The number of the poor homeless is increasing day by day in the absence of enough affordable options. To make housing affordable for all, the country needs innovative and smart solutions, writes Nicola Joseph
Housing in India has been one of the most growth-oriented sectors in terms of investments as well as in its expansion into various sectors essentially, healthcare, educational institutes, senior citizen facilities etc. Housing being a necessity, it is a universal requirement from the rich to the poor.
With rural incomes generally lower than the urban areas and seasonal unemployment, many households find it difficult to gain ownership of homes. This has implications for social sustainability of rural communities and is causing increased polarisation as younger people migrate to the urban areas in search of jobs leaving behind their old folk and children resulting in negative impact on rural enterprise and economic viability.
In the rural areas, there is a general practice of ownership of property and self-help. Due to the lack of resources, people find it more convenient to build their own houses, arrange for finance, cultivate the land for crops for consumption, etc. Thus, making it hard to crack this segment.
There is a shortage of 18.78 million houses in the country, because of which, the homeless either sleep in the open or by the roadside, railway platforms and under flyovers. Owing to the lack of sufficient facilities, the shortage of housing and the difficulty in obtaining funds for purchasing a house, the concept of a renewable house was established, wherein not only would the house be affordable and funding not very difficult to arrange, but it would be sustainable and ensure upliftment and better standard of living for the occupants.
Lack of affordable options
The number of the poor homeless is increasing day by day in the absence of enough affordable options. The challenge is not only to find a low-cost solution but to find a solution which reduces the financial burden on such families. What if we had a solution wherein occupying a house can earn for the occupants? ‘A house which earns’ will eventually uplift local communities economically, slowly leading to reducing the gap between the haves and the have-nots. Renewable sources of power like solar and wind energy will be harnessed to develop a standardised solution, wherein the power generation is an integral and integrated part. It will not only produce its own power but will be able to generate excess power.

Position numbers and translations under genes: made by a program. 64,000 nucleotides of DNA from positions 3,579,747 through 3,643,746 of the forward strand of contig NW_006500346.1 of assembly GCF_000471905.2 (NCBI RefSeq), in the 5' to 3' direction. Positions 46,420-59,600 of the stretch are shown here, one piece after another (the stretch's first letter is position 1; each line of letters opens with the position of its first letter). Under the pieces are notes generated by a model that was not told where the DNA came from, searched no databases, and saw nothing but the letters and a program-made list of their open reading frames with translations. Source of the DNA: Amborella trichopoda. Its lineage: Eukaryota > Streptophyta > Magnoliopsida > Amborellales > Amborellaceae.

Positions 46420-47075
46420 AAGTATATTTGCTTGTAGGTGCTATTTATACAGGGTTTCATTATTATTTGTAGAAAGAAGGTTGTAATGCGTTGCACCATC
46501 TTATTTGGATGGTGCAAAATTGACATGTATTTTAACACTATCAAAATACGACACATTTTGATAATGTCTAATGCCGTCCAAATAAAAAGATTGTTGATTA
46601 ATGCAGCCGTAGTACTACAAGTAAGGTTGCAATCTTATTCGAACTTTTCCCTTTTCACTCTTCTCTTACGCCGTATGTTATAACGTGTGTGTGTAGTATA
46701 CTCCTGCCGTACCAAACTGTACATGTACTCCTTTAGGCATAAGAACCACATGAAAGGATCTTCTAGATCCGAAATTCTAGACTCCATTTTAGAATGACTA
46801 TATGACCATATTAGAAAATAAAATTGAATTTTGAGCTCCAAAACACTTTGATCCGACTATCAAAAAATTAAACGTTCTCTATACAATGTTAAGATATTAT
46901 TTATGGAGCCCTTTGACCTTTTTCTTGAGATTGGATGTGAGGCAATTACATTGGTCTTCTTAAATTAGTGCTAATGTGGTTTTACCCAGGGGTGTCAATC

The project, titled ‘Powerhouse’ is a global collaborative mission to design not only a house but even the process of enabling such a solution to the potential end users.
The Powerhouse mission has been initiated through CRISP Social Ventures India (CSVI), which is promoted by the alumni of the Chevening Rolls Royce Science and Innovation Leadership Programme (CRISP). CRISP is a unique leadership programme for mid-career Indian and Sri Lankan professionals working in the fields of science, innovation, business and related public administration, funded by the Foreign and Commonwealth Office of the UK government, and conducted by Oxford University, UK. Given the UK connect, Powerhouse has also received support from the British High Commissions in India, Indo-UK Business Council and others.
A collaborative team of architects, engineers, renewable energy experts, policymakers, financers and others working together from the drawing board stage can design the process required for such mass produced ‘net positive’ homes. It is believed that this collaborative approach versus the ‘design in silos’ approach will help develop a holistic, modular and standardised housing solution for the poor in India; and in the process becoming an economic development engine.
A global competitive bid has been launched for interested consortiums and individuals to actively participate and submit expressions of interest. Applications can be submitted atwww.power-house.in.
Author: Nicola Joseph, Maketing Coordinator, Crisp Social Ventures India